20Shoulder Care
AC Joint Injuries
Biceps Tendon Injuries
Calcific Tendinitis
Clavicle Fractures
Frozen Shoulder
Labral and SLAP Tears
Rotator Cuff Injuries
Shoulder Dislocation/Instability
Subacromial Impingement/Busitis
A-C Joint Stabilization
Biceps Tenodesis
Clavicle Fracture Fixation
Pectoralis Major Repair
Rotator Cuff Repair
Shoulder Instability Surgery – Bankart Repair
Shoulder Instability Surgery – Latarjet Procedure
Subacromial Decompression and Acromioplasty
Superior Capsular Reconstruction
Total Shoulder Replacement
28Knee Care
ACL Tear
Cartilage Injury
Lateral Meniscus Tear
LCL Injury
MCL Injury
Medial Meniscus Tear
Patellar Instability
Patellofemoral Chondromalacia
Posterolateral Corner Injury
Trochlear Dysplasia
Anterior Cruciate Ligament (ACL) Reconstruction
Cartilage Restoration Surgery – Autologous Chondrocyte Implantation (ACI-Carticel)
Cartilage Restoration Surgery – Donor Graft
Collagen Meniscal Implant (CMI)
Lateral Collateral Ligament (LCL) Reconstruction
Medial Collateral Ligament (MCL) Reconstruction
Meniscus Repair
Meniscus Root Repair
Meniscal Transplant
Osteochondral Allograft Transfer
Osteochondral Autograft Transfer (OATS)
Partial Meniscectomy
Posterior Cruciate Ligament (PCL) Reconstruction
Posterolateral Corner (PLC) Surgery
Tibial Tubercle Osteotomy
17Hip Care
Cartilage Injury
Femoroacetabular Impingement (FAI)
Gluteal Tears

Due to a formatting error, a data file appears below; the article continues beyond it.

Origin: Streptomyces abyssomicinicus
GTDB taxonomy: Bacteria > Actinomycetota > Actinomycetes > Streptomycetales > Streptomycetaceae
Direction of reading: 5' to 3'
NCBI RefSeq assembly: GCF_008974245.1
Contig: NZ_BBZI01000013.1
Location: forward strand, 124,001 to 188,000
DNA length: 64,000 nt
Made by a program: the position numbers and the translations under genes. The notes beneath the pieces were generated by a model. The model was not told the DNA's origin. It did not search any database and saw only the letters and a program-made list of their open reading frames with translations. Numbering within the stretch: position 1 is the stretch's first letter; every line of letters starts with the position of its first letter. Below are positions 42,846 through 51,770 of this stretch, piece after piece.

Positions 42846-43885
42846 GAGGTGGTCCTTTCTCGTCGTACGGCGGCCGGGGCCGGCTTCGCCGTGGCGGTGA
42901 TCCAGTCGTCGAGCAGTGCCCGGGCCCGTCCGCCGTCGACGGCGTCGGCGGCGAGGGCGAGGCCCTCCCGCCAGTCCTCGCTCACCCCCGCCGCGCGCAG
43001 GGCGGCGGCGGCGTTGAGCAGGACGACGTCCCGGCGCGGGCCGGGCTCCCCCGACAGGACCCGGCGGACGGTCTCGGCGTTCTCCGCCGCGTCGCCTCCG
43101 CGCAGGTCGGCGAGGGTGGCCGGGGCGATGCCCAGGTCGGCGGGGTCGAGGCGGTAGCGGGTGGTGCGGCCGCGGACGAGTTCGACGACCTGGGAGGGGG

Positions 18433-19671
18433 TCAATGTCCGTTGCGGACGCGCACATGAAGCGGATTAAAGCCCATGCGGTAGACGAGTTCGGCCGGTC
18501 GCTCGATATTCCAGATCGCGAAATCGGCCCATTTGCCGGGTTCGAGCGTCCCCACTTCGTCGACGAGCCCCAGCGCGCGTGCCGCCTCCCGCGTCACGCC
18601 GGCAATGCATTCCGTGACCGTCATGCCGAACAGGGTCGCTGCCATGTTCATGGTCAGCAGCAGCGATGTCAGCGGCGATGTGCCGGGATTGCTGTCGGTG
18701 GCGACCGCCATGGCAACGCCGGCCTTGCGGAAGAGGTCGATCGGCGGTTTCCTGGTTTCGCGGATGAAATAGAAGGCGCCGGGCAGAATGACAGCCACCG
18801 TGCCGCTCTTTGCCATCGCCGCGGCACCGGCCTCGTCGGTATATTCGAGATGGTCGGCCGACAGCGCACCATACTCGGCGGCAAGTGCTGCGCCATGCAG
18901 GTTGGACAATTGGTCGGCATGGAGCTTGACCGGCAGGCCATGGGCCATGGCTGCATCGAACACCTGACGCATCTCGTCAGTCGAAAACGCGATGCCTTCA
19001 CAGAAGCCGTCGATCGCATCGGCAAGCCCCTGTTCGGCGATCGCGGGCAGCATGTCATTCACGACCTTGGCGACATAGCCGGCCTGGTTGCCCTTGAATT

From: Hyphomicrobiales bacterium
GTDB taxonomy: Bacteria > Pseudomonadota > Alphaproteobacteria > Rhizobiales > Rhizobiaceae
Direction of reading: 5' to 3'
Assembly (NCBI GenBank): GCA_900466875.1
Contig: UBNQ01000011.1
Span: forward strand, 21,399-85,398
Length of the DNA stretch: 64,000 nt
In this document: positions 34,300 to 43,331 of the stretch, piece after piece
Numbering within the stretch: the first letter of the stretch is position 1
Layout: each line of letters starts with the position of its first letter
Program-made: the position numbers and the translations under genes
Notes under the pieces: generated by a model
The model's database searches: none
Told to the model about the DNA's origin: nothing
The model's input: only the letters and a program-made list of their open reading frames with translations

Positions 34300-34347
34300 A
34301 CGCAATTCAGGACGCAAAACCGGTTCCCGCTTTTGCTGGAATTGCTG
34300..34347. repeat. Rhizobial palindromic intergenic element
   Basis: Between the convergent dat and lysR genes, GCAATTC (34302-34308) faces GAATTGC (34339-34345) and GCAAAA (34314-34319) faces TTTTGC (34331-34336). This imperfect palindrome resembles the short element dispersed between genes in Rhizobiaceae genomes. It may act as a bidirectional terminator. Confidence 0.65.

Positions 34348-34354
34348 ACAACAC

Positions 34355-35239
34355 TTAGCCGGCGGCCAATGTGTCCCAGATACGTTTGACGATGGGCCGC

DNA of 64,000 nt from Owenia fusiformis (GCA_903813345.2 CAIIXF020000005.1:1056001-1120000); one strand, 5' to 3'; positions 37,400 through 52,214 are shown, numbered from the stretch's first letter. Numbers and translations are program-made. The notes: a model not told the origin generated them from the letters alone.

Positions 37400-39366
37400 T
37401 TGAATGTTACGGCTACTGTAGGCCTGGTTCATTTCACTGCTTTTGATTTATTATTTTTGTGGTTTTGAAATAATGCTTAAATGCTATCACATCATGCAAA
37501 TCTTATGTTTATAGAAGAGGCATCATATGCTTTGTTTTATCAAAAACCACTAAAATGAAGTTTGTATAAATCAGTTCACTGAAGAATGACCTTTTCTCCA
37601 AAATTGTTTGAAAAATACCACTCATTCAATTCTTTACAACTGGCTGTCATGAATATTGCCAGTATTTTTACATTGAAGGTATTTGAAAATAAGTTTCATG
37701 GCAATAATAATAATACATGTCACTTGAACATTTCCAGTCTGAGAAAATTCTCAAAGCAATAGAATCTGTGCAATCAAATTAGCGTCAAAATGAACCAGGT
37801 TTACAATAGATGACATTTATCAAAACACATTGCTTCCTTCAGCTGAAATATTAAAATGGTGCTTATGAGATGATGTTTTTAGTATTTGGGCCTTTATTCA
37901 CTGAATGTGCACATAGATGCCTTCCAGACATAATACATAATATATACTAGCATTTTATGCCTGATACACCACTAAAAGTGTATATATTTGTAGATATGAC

Hamstring Tears
Hip Instability
Labral Tears
Psoas Impingement (Internal Snapping Hip)
Trochanteric Bursitis
Gluteal Repair
Labral Debridement
Labral Repair
Labral Reconstruction
Trochanteric Bursa Debridement
Bone Marrow Aspirate Stem Cell Concentrate (BMC)
Platelet-Rich Plasma “PRP”

Platelet-Rich Plasma “PRP”

Platelets present in blood contain a number of growth factors that are responsible for healing.  Platelet-rich plasma is a concentrate of platelets derived from an individual’s blood stream.  Blood is collected from the patient and centrifuged to create the platelet concentrate appropriate for its medical application.

PRP is used to promote the healing of injured tendons, ligaments and muscles.  Several studies have demonstrated promising results in the treatment partial rotator cuff tears, rotator cuff tendinopathy, lateral epicondylitis (tennis elbow), hamstring tendinopathy, patellar tendinopathy and Achilles tendinopathy. PRP may also be utilized in the setting of osteoarthritis of the knee, hip and shoulder to reduce pain.

Platelet-Rich Plasma treatments are generally performed in the office setting.  Blood is drawn from the arm of the patient, and taken to the centrifuge for preparation.  The centrifuge process takes approximately 5-10 minutes.  Typically 5-10cc of Platelet-Rich Plasma is extracted during this process.  The specific treatment area is then prepared for injection.  In the case of tendon injections, the site is prepared with a local anesthetic to decrease pain.  The PRP is then delivered to the joint or area of injury through an injection.

Restrictions following PRP therapy are dependent on the area of focus.  Typically, patients who receive joint injections for osteoarthritis are allowed to return to normal activity immediately.  In the case of tendon and muscle injury, there is usually a period of rest that is required, with a gradual progression back to normal physical activity.  In the case of Achilles tendinopathy, a walking boot is usually required for a period of time.

Patients are asked to avoid non-steroidal anti-inflammatory medications (NSAIDS) for 2 weeks following PRP therapy as this may negatively affect outcomes.   The use of Tylenol or a prescribed pain reliever can be used to control discomfort when needed.

The side effects of PRP injections are limited because the patient’s own blood is being utilized and they should have no reaction to it.